WOMEN’S organizations in the Downtown Eastside on Wednesday renewed calls for community-led safety following an arrest made outside the Downtown Eastside Women’s Center.
The Downtown Eastside Women’s Center, along with the WISH Drop-In Centre Society, Battered Women’s Support Services, and Atira Women’s Resource Society said in a press statement that the calls for action come after the Vancouver Police Department sent a press release on Monday, sharing details of an arrest made near the Women’s Center where a man wielding a knife attempted to enter the center.
“It was our staff’s quick actions, experience, and training, not police action, that kept women safe from any potential harm, and we reject the VPD attempting to turn this into a media opportunity to look like heroes” said Executive Director of the Downtown Eastside Women’s Center, Alice Kendall. “In their own press release, the VPD acknowledge that the man had already dropped the knife and walked away”.
The press release said: “Women’s organizations in the DTES continue to see sexualized and gender-based violence daily. Women and frontline staff respond and deal with, aggressive and violent predators and incidents that often remain unreported. When police say, “many violent crimes go unreported in the Downtown Eastside,” this is a painfully long-standing and well-known fact to women and women’s organizations. Fear of further retaliation, or of repercussion due to engagement in criminalized and stigmatized activities such as sex work or drug use is real and extremely harmful.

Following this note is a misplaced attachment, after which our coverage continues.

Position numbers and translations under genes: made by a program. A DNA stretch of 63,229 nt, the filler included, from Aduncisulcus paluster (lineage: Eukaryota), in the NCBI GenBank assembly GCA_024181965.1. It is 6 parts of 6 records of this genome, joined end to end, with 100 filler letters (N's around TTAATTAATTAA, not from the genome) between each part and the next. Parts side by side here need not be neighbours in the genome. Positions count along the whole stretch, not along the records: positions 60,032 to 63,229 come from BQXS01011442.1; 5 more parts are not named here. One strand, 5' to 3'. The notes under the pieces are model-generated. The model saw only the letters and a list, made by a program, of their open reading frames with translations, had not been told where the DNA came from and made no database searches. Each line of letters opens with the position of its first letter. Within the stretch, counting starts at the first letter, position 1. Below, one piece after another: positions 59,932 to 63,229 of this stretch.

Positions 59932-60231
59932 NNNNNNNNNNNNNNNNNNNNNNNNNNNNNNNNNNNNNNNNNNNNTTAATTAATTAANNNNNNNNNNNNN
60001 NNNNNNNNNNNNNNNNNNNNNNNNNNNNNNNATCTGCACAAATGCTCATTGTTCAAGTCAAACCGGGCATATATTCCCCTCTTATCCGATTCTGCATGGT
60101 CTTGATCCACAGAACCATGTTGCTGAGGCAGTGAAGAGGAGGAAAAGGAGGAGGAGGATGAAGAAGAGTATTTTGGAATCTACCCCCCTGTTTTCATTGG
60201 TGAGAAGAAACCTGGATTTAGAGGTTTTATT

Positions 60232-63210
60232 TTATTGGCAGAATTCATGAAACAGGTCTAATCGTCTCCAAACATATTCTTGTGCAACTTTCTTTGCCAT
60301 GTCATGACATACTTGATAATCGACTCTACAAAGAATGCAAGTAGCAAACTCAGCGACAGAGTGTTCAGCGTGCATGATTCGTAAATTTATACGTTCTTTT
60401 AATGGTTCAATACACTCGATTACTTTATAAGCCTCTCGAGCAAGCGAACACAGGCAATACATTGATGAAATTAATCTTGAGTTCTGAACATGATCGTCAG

“The VPD’s press release is particularly egregious given that every day we witness how current policing practices, such as coordinated street sweeps, do not contribute to women’s safety and just waste municipal resources.”
Kendall said: “We also witness how ongoing disappearances and reports of missing women, particularly Indigenous women and girls, muster grossly inadequate responses from the VPD and RCMP. Despite a provincial inquiry and a national inquiry into the crisis of missing and murdered Indigenous women, girls, trans and two-spirit people, there is no recognizable change in policing practices nor adequate supports for communities and families who are searching for their loved ones.”
The press release said the women’s organizations are renewing calls for a community-led coordinated response, adding: “One year after expressing outrage of the ongoing sexualized and gender-based violence in the neighbourhood and no discernible outcome, we are once again calling on all levels of government for an action plan.
“Access to safe spaces has been significantly reduced during the pandemic, with many spaces remaining closed or operating at reduced capacity. This is exacerbating the already existing, overlapping crises of homelessness, a deadly drug supply, worsening health conditions, lack of access to basic needs, and increased gender-based violence.
“While there are multiple reports and recommendations, what continues to be absent is a coordinated and robust response to a shadow pandemic that pre-existed COVID: gender-based violence in the Downtown Eastside.”